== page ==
• Welcome and thanks for your thoughts!

    • I am afraid I haven’t read these books. The Sorcerer’s Apprentice is a story about an aspiring magician unleashing more power than he can really control. Mickey Mouse, in the 1941 movie Fantasia, makes mops and brooms come alive. They quickly get out of control, bouncing around the room to music.

    • Tim Groves says:

      I agree with your assessment of Mary Midgley’s work. I first came across her when she was critiquing Richard Dawkins’s “Selfish Gene” idea, much to his chagrin. And I’ve enjoyed several of her books on philosophy/ethics.

      Let’s toast her!–LB1on6Ho

  23. JMS says:

    My favourite quote of Vonnegut:
    “Dear future generations: Please accept our apologies. We were rolling drunk on petroleum.”

    • Xabier says:

      Perfect, JMS!

      ‘A really lovely species, only went about trashing things and insulting Mother Nature when the oil got into it. Unfortunately, oil was just everywhere, in such easy reach and so cheap ……’

  24. Dennis L. says:

    Tim Morgan has a new post up today, it seems well worth a read. I have pasted a link to a chart below, never sure if the chart or the link as well appears.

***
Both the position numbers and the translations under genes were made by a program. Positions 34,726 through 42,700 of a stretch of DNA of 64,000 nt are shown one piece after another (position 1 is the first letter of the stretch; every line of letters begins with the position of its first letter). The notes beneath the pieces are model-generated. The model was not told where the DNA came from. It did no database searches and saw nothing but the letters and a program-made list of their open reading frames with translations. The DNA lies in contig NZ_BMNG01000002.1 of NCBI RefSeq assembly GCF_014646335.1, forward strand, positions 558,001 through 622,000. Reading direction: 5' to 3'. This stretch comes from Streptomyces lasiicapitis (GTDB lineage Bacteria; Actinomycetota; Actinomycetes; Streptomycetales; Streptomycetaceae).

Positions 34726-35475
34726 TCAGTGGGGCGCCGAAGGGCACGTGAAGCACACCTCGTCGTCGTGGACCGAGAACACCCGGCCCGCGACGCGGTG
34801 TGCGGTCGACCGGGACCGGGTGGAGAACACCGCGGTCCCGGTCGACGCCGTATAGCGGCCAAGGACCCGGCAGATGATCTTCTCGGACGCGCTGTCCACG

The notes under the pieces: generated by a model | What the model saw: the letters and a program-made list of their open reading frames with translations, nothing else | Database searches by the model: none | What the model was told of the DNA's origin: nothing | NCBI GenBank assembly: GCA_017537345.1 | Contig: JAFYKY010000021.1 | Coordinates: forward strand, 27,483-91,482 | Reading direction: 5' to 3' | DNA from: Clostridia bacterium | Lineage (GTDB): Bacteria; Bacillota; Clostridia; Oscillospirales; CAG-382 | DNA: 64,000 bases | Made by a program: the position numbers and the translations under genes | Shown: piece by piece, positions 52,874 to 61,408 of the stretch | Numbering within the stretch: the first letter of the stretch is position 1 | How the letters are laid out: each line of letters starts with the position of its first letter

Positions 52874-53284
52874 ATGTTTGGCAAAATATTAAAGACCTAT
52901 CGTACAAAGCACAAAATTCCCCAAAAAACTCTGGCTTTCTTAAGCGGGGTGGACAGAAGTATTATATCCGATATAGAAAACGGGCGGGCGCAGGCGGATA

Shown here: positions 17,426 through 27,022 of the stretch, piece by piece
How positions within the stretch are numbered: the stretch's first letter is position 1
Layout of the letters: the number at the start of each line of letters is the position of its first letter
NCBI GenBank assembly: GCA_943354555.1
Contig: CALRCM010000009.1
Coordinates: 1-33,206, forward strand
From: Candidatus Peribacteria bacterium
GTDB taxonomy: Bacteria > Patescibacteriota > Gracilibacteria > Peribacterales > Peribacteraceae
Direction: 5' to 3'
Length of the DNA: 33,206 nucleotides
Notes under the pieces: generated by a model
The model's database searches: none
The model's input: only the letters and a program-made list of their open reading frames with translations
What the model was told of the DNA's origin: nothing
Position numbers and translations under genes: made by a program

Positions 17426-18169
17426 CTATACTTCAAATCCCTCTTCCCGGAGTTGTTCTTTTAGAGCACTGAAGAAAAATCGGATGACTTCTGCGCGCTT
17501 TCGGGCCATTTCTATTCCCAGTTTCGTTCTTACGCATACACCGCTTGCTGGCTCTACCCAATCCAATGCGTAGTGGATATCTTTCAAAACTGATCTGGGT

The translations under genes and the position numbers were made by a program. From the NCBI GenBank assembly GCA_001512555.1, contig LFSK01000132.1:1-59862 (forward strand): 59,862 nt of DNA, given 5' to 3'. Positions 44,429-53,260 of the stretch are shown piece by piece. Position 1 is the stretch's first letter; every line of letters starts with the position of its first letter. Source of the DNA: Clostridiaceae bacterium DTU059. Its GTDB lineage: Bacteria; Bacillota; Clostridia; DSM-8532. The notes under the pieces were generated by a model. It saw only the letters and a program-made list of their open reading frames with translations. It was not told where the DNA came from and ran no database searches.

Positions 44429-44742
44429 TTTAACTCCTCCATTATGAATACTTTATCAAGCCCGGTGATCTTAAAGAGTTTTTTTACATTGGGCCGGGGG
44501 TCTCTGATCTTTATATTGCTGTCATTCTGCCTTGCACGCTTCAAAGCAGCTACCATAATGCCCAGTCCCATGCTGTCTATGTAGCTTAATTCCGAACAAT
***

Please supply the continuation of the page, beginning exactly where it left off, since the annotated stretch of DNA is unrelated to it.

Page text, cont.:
Basic summary is discretionary income is going to continue to decline.

    He also thinks transfers of wealth will be called for perhaps in the form of higher taxation. Monthly bills to run properties, etc. seem to climb yearly let alone debt service. Here in Rochester there are more candidates running for office on the theme of spending restraint, that said the city does a good job of infrastructure maintenance.

    Somewhere in todays reading I came across a writer pointing out the usefulness of a trade education vs a university style. The debt has buried the kids and looking at the latest Morgan report it will not get any easier for them. Local CC is wonderful, good teaching but they happily announced an additional two vice presidents or whatever.